weekend in LA
It’s not that the grass is always greener; yet, much as we love our Foreign Service lifestyle, there are certain things we miss about not being in the States. Topping the list is being far away from friends and family. In addition to rarely seeing the people we most love, we also miss many of their special occasions. Each year we spend abroad, our refrigerator fills up with birth announcements and invitations for missed weddings. This summer, one of S’s closest friends was getting married, and though it meant flying halfway around the world, much of it alone with Munchkin, S decided this was one wedding she shouldn’t miss.
It helped that this time bureaucracy was on S’s side. As a “hardship” post, serving in Chisinau entitles FSOs and their families to two R&Rs — government-funded round-trip plane tickets either to the United States or to a pre-determined rest point, typically in Europe. D used one of his R&R tickets to return home for Munchkin’s birth, but S’s travel was covered as a medical evacuation, which means that she and Munchkin each had an extra R&R ticket at their disposal.
S’s parents offered to watch the Munch while she flew to Los Angeles for the wedding, and though S hated the thought of being apart from him, she reluctantly agreed that this was the best course of action. Not only would it mean one less flight and a smaller time change for our already jet-lagged 4.5-month-old, but it would also enable the grandparents to spend some quality time with the little guy while S would be free to catch up with friends and enjoy the wedding festivities.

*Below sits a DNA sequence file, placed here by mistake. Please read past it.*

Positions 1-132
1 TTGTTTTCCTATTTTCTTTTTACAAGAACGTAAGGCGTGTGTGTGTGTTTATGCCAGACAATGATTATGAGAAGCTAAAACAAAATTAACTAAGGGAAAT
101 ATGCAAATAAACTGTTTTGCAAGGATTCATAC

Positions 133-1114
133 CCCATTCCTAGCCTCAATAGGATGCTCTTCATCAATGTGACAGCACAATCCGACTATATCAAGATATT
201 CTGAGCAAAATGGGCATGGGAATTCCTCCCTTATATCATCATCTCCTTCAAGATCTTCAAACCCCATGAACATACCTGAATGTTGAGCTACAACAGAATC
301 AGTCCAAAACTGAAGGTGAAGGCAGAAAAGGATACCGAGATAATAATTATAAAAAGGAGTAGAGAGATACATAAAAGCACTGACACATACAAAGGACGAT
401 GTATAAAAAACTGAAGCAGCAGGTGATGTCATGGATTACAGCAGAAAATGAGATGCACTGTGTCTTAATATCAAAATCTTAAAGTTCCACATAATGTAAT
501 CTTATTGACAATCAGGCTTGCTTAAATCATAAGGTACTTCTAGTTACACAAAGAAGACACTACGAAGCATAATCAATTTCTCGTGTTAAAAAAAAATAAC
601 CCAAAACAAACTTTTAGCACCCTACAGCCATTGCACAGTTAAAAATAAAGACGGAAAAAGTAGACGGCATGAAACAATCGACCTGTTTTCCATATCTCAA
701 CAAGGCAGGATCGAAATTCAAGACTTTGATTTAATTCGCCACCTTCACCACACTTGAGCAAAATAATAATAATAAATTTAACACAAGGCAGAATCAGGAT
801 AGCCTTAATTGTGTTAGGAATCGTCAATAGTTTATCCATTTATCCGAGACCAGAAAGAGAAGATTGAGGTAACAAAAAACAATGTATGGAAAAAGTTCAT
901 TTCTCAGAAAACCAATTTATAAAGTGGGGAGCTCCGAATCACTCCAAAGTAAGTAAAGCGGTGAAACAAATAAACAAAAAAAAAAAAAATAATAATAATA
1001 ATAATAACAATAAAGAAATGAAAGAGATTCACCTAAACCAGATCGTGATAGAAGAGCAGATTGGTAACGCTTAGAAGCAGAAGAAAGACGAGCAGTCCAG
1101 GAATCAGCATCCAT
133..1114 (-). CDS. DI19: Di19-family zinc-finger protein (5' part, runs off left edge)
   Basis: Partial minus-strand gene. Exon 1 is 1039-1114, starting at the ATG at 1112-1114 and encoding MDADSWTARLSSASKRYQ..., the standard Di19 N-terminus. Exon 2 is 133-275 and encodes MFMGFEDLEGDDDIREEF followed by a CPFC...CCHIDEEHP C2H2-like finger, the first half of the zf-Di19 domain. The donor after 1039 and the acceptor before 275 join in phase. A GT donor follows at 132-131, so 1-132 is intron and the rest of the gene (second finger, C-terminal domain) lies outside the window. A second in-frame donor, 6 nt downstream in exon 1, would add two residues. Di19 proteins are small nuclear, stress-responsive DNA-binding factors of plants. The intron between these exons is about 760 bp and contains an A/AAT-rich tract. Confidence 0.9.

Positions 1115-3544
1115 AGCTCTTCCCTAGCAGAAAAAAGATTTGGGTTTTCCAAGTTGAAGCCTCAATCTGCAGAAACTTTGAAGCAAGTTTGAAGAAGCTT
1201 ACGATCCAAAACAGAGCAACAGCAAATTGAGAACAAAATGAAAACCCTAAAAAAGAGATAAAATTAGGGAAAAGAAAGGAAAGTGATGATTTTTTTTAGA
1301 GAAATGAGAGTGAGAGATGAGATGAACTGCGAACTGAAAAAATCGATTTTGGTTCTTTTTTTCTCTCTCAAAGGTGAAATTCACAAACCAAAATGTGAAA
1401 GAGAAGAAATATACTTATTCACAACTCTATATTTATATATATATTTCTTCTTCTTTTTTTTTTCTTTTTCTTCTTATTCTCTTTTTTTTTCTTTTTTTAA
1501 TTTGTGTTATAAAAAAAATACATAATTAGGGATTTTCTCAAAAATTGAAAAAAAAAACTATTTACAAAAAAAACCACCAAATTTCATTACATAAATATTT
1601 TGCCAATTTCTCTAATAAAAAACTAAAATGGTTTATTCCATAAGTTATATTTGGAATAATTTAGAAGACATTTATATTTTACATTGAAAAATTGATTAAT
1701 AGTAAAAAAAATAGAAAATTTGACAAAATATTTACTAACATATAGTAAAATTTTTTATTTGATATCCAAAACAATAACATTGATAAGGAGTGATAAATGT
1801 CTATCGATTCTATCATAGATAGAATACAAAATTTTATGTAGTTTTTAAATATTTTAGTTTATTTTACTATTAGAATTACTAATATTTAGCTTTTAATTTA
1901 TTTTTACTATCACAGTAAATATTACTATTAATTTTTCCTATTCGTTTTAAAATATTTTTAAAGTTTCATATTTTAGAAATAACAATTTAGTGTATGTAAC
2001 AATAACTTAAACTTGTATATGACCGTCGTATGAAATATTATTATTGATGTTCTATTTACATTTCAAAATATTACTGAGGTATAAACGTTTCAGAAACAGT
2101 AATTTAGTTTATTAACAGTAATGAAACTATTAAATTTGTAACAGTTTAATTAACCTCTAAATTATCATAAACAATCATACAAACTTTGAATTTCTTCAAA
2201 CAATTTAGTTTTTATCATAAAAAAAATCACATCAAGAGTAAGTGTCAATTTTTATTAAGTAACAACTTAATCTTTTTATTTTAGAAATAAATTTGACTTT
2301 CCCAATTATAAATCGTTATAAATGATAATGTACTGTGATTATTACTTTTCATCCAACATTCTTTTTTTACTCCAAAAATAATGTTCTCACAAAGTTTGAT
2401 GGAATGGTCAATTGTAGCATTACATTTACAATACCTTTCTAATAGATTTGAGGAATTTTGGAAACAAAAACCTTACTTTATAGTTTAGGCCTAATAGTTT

Last summer, we steered clear of LA on our California road trip. For all the fame and glamour associated with the city of angels, S had higher hopes for her inaugural visit. Still, she was not there to sightsee or rub elbows with the rich and famous. In addition to watching her friend tie the knot, S was treated to a mini reunion, catching up with the people she felt closest to from her high school.
Despite being relieved of her parenting responsibilities for the first time in four and a half month, S did not do much with her newfound freedom. Between not sleeping on the flights, the ten-hour time difference, and the habit of waking up everyday at dawn, S found herself falling asleep sitting upright by 10pm. Nonetheless, it was a novelty to be able to go out after sundown, even if just for dinner.
Despite LA’s smog and humidity, S tried to make the most of her short trip to the West Coast. She joined her high school friend for a morning jog; caught up with a college friend, who happened to live just three blocks from the bride-to-be; devoted a day to bachelorette activities; and soaked in the views and salty air of Malibu. The wedding itself took place at a lovely beach clubhouse. It was an understated, beautiful affair, and S feels incredibly fortunate to have shared in the celebration.
Editor’s Note: For the sake of historical accuracy, we have to admit that the wedding was mid-week, falling on the 3rd of July, but “mid-week in LA” sounds far less lyrically pleasing.